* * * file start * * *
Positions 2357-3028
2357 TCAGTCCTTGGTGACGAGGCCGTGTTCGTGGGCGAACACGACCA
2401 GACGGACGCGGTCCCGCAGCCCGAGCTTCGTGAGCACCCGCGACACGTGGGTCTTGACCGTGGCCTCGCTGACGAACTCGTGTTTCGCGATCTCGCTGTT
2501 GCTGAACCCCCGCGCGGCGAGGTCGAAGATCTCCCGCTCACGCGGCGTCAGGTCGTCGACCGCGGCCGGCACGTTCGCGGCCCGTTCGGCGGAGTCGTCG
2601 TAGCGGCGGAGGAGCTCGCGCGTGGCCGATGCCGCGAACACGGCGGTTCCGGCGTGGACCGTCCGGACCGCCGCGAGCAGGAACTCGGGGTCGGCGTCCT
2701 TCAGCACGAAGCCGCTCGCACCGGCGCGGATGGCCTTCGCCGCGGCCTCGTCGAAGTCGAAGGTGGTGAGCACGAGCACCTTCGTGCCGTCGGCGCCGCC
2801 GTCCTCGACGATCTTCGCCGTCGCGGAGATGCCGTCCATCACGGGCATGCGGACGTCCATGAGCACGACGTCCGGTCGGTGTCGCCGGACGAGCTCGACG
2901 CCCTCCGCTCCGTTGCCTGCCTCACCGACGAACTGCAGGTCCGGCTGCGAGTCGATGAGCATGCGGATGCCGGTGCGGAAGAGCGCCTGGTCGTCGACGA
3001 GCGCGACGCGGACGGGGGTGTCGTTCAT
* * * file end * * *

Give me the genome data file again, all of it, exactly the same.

Positions 2357-3028
2357 TCAGTCCTTGGTGACGAGGCCGTGTTCGTGGGCGAACACGACCA
2401 GACGGACGCGGTCCCGCAGCCCGAGCTTCGTGAGCACCCGCGACACGTGGGTCTTGACCGTGGCCTCGCTGACGAACTCGTGTTTCGCGATCTCGCTGTT
2501 GCTGAACCCCCGCGCGGCGAGGTCGAAGATCTCCCGCTCACGCGGCGTCAGGTCGTCGACCGCGGCCGGCACGTTCGCGGCCCGTTCGGCGGAGTCGTCG
2601 TAGCGGCGGAGGAGCTCGCGCGTGGCCGATGCCGCGAACACGGCGGTTCCGGCGTGGACCGTCCGGACCGCCGCGAGCAGGAACTCGGGGTCGGCGTCCT
2701 TCAGCACGAAGCCGCTCGCACCGGCGCGGATGGCCTTCGCCGCGGCCTCGTCGAAGTCGAAGGTGGTGAGCACGAGCACCTTCGTGCCGTCGGCGCCGCC
2801 GTCCTCGACGATCTTCGCCGTCGCGGAGATGCCGTCCATCACGGGCATGCGGACGTCCATGAGCACGACGTCCGGTCGGTGTCGCCGGACGAGCTCGACG
2901 CCCTCCGCTCCGTTGCCTGCCTCACCGACGAACTGCAGGTCCGGCTGCGAGTCGATGAGCATGCGGATGCCGGTGCGGAAGAGCGCCTGGTCGTCGACGA
3001 GCGCGACGCGGACGGGGGTGTCGTTCAT